75th Anniversary – Battle of Midway: U.S. Navy Aircraft with 1992 Autographs
This post was a little early on my weblog, but late to this build (I just saw it a few days ago) , but to commemorate the 75th anniversary of the Battle of Midway net month I modeled one of each of the three types of carrier planes that operated from the U.S. carriers during the battle, choosing one from each of the three carriers. The aircraft I chose were ones piloted by aviators that I met and got an autograph from at the Admiral Nimitz symposium in 1992 commemorating the 50th anniversary of the battle while they were speaking on aerial combat in 1942.
SBD-3 Dauntless – Lt. Richard H. Best & ACRM(PA) J.F. Murray (VB-6) – U.S.S. Enterprise (CV-6)
Dick Best was kind enough to autograph my R.G. Smith print of him bombing the Japanese flagship Akagi as “C.O. Bombing Six, U.S.S. Enterprise Midway, 4 June 42.” Wow.
F4F-4 Wildcat – Lt. (jg) William N. Leonard (VF-3) -U.S.S. Yorktown (CV-5)
Retired RADM Leonard autographed the oft-published photo of his F4F being launched from the Yorktown just as it was about to come under attack the afternoon of 4 June.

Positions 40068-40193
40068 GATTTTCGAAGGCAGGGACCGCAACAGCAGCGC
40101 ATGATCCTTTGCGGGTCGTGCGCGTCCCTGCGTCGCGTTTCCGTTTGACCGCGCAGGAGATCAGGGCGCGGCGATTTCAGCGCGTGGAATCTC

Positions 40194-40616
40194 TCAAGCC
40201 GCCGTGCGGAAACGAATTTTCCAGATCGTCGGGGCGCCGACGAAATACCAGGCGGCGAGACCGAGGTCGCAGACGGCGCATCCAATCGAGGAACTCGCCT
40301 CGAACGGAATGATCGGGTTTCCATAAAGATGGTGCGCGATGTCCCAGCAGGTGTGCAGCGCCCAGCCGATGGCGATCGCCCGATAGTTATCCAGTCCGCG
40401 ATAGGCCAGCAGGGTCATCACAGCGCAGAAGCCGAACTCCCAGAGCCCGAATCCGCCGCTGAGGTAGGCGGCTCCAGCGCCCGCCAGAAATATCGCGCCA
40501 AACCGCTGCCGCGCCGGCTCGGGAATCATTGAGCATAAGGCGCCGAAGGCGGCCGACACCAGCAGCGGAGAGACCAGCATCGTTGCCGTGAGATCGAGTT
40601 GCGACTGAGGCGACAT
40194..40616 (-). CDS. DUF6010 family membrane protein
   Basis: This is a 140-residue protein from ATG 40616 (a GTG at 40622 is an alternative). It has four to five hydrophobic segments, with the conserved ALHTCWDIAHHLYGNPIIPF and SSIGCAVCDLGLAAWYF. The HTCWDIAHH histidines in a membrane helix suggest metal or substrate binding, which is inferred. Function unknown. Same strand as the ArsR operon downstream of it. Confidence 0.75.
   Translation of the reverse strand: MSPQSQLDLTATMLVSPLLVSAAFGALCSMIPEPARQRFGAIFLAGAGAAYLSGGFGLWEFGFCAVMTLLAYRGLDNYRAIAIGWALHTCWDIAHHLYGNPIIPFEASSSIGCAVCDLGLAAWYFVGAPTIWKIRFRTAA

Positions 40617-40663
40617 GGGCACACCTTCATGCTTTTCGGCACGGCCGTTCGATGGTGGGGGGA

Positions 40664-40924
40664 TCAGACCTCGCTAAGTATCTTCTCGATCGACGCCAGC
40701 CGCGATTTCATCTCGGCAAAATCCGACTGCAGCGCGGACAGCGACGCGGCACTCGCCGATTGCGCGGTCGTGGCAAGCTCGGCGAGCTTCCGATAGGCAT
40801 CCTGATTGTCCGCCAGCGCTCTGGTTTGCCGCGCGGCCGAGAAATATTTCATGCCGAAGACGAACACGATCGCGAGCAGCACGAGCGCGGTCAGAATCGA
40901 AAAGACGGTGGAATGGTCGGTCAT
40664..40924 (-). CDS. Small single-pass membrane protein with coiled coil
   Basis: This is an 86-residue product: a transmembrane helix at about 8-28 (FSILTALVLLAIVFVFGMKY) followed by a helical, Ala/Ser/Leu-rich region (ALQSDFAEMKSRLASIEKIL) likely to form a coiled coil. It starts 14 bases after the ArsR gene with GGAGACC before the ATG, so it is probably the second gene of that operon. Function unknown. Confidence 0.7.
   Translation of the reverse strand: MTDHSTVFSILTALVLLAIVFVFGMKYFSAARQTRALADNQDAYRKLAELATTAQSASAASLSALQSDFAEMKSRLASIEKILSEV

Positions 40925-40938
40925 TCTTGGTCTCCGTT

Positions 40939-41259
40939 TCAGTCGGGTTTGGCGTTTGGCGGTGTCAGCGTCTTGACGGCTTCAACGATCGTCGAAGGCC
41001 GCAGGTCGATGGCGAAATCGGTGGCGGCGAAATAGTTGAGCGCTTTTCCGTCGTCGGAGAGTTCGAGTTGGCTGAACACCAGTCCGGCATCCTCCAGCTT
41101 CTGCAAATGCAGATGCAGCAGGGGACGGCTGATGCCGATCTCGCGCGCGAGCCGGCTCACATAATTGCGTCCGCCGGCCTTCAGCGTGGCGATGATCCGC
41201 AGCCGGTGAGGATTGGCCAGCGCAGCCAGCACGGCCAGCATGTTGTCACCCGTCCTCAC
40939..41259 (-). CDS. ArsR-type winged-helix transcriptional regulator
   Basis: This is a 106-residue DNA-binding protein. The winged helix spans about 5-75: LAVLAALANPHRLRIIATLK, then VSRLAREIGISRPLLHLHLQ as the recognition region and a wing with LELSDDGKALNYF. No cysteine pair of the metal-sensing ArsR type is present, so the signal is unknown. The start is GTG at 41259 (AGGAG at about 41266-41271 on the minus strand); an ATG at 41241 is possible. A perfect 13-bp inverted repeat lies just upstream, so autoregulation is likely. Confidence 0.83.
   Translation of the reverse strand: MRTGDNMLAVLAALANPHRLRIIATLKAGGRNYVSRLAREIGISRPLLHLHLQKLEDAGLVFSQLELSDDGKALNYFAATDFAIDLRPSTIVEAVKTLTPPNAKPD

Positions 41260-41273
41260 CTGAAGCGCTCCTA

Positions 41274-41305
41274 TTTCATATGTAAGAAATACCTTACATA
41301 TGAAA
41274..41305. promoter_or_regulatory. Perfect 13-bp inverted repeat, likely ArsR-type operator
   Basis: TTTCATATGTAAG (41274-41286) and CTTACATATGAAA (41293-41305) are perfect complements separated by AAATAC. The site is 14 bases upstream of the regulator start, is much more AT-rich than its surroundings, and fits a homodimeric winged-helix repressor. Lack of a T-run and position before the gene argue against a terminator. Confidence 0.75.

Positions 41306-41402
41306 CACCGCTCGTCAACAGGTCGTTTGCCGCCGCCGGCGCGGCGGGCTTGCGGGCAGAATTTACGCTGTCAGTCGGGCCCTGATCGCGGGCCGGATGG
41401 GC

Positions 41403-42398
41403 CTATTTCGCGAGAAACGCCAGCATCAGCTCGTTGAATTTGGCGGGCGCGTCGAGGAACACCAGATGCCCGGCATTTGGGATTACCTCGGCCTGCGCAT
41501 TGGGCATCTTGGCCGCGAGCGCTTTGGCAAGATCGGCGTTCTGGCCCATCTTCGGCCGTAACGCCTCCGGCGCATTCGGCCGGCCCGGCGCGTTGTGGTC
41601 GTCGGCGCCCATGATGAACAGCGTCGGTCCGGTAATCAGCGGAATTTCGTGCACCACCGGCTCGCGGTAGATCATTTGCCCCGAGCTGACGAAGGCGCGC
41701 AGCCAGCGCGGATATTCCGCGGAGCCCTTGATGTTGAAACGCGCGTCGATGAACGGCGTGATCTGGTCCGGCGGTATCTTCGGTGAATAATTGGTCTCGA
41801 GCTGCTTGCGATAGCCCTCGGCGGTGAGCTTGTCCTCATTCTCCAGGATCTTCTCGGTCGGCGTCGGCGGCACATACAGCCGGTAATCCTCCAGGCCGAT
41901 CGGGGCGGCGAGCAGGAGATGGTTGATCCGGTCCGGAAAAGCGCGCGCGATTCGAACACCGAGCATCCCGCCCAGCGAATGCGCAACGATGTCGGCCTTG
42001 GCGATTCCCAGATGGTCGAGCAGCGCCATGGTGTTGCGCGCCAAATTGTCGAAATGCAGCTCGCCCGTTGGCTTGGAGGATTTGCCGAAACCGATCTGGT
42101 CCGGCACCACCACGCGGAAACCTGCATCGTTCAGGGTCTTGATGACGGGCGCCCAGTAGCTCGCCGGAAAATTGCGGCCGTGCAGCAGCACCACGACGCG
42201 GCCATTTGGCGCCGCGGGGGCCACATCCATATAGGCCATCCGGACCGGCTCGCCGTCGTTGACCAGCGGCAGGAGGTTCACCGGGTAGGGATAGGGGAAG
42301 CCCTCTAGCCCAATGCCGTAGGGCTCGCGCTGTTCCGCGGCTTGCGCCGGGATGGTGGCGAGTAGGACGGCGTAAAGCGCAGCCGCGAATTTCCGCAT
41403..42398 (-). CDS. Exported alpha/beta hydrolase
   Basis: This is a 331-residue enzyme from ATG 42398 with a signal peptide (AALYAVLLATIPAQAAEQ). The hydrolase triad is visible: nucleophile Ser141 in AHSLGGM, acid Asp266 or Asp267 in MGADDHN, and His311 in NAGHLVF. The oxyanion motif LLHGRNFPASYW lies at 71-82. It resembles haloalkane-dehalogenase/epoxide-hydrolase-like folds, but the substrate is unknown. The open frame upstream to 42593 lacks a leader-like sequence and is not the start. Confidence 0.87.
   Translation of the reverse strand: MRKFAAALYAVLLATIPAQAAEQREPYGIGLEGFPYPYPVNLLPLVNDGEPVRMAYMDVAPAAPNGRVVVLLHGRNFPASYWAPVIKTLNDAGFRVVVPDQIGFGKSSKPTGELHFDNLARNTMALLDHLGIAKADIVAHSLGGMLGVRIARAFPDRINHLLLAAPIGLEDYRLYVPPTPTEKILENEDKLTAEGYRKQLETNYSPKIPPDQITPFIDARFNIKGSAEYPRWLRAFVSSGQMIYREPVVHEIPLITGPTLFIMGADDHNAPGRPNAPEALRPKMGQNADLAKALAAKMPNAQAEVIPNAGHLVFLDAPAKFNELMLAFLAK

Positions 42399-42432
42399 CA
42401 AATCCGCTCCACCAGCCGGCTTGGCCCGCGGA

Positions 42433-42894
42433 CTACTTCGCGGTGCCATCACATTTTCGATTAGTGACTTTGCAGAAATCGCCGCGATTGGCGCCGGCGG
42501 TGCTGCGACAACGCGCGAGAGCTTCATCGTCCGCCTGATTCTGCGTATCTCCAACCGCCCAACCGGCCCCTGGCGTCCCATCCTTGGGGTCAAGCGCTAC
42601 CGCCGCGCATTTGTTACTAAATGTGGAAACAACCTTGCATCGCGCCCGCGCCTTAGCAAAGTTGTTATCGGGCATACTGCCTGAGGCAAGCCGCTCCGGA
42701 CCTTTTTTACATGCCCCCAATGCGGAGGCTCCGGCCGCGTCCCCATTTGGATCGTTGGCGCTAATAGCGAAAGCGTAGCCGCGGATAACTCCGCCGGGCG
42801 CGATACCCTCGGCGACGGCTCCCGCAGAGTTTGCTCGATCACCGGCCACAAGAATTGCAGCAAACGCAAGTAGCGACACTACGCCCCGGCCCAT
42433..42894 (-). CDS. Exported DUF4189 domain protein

TBD-1 Devastator – Ens. George H. Gay, Jr & ARM3c Robert K. Huntington (VT-8) – U.S.S. Hornet (CV-8)
Ensign George “Tex” Gay – a Waco boy – was the only survivor of Torpedo 8’s attack on the Japanese carriers the morning of 4 June. He spoke at the 1992 event and was kind enough to personalize his inscription in his book about his experiences. Getting the markings for his plane was a little difficult, since the squadron was changing its insignia before the battle, and most modelers put his “T-14” – or the earlier designation “8-T-14” forward of the star on the fuselage. But the Torpedo 8 film footage shots just before the battle showed at least some of the TBDs with the plane numbers behind and a little above the insignia, so I went with that.
The movie also showed each plane crew with their plane, and the shot with Gay and Huntington showed their torpedo personalized with a grinning snout, so I put that on my model as well. There is one discrepancy, however. Shortly before the battle, the squadron’s commander John C. Waldron got the single .30 cal. machine guns operated by the tail gunner switched out for dual mounts. I didn’t have a dual-mount, so I went with a single. When the parts box acquires a dual mount I’ll switch it out.
This spring and summer is the first 1/72 aircraft I’ve finished in over 40 years, so my aircraft modeling technique is awful, but you have to start somewhere, and this seemed a good start! I built and painted these models at least ten or fifteen years ago, but hadn’t finished them, and the anniversary motivated me to work on my airbrush technique and get them done. The next generation of models will hopefully be better quality and more accurate.
7 additional images. Click to enlarge.